Before we get into it, I want to show some appreciation for Kay, one of our LVRSNFRNDS members, who so kindly took the time to review and edit this article for us and provided insight into how to make it better.
As some of you may already know, this week (Nov 13 - Nov 19) is Transgender Awareness Week and while it is a week to celebrate all the trans people that continue to push forward despite all the societal pressure to concede to norms set in by cis white men to serve them, it is also a painful reminder of the past and present consequences of hate.
This week is considered a lead-up to the Transgender Day of Remembrance, also known as International Transgender Day of Remembrance, observed on November 20; a day reserved to memorialize trans people whose lives were lost as a result of transphobic violence and to remind the world that there is still, to this day, on-going violence and discrimination against trans people for the mere reason that they are seeking to live their lives as their true selves.
It’s a reminder that there is still so much work to be done and so many walls of violence and hatred to take down for society to reach a point where people can lead their lives and pursue their happiness while not having to worry about being penalized or punished for it. This work doesn’t only involve trans people standing up against the systematic and continued oppression but for everyone to do so.
Being an ally means that you’re an active support to marginalized identities and, yes, it goes beyond just posting about it a couple of times on social media (while that’s also great, cancel culture has shown again and again that it simply doesn’t work) or verbally stating that you’re an ally. We, at LVRSNFRNDS, believe that we should use our privileges to help lift others up against all forms of oppression.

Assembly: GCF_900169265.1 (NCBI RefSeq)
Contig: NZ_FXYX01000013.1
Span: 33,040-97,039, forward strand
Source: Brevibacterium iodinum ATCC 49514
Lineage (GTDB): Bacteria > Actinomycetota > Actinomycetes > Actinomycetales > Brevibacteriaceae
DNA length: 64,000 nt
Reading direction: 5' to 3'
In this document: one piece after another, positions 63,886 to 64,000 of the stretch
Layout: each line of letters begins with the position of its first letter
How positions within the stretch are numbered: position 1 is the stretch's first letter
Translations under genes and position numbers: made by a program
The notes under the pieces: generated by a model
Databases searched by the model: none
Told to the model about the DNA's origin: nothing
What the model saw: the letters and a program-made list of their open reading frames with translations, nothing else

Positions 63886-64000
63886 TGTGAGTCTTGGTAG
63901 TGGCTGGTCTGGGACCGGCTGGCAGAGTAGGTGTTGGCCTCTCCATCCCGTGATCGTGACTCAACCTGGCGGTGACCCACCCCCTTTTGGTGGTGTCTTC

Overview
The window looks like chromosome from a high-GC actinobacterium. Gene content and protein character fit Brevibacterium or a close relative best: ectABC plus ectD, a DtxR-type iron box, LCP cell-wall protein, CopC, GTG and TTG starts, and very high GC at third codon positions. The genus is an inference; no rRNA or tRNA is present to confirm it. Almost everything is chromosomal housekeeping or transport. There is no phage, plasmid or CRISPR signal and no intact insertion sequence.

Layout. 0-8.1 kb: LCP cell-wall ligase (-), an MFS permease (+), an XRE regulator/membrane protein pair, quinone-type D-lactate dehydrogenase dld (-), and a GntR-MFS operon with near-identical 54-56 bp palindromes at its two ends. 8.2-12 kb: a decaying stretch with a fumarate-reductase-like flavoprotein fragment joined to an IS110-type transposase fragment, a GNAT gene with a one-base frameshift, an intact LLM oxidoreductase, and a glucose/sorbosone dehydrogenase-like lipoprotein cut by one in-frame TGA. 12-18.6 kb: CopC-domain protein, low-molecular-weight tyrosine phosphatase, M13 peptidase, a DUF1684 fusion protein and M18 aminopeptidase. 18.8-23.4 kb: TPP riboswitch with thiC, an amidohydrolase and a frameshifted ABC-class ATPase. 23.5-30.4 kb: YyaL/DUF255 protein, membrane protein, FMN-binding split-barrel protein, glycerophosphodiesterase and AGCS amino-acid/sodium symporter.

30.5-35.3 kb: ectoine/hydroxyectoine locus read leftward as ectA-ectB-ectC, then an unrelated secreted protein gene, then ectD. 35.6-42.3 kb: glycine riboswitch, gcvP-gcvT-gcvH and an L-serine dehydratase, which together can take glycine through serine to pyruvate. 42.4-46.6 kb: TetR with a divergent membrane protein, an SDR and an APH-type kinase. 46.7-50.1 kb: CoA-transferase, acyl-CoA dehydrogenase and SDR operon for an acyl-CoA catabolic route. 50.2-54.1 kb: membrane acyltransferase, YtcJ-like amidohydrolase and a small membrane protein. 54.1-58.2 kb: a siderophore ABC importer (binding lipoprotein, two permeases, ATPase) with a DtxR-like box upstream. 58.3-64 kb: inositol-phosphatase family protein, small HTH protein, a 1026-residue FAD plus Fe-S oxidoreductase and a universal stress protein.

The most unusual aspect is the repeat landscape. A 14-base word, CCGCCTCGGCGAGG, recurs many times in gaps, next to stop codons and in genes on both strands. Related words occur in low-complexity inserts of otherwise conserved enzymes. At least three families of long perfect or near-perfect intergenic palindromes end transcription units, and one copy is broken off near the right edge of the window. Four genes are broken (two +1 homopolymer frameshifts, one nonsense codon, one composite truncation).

It means to use your voice and presence as a way to create, nurture, and push for change that fights back against the systems that oppress and maintain oppression. It’s also to acknowledge the power and privilege that those systems have granted you and use them to deconstruct and take them down—one building block at a time.
I remember a long time ago, a classmate of mine who is Palestinian expressed a similar sentiment towards performative allyship and the words he spoke remain with me today “It’s only when their pockets are one with our pockets, their fears one with our fears, and their blood is one with our blood that I would see them as allies”. I think that quote still stands true in this case as well and describes what true allyship is: striving to become one. It’s not “helping” or “assisting”, it’s standing side by side, facing the same direction, and fighting with all your might. That’s the only way change can be made.
If you’re reading this article and don’t identify as a trans person, then you’re probably wondering how you can, day-to-day, become a better ally and I salute you for that. We are all still actively learning and actively getting educated on how to become better people and that’s the bare minimum we could do to create a kinder world where future generations don’t fall into the same faulty cycles that lead us here.
The first step is to unlearn the common misconceptions that have sadly embedded themselves into the mainstream culture and that continue to be propelled by the media even today. Therefore, before we share our tips on becoming a better ally, we want to take the time to put out there a couple of facts about trans people to combat some of these misconceptions. Plus, there are a lot of people out there that can benefit from knowing a little (or a lot) more about trans people.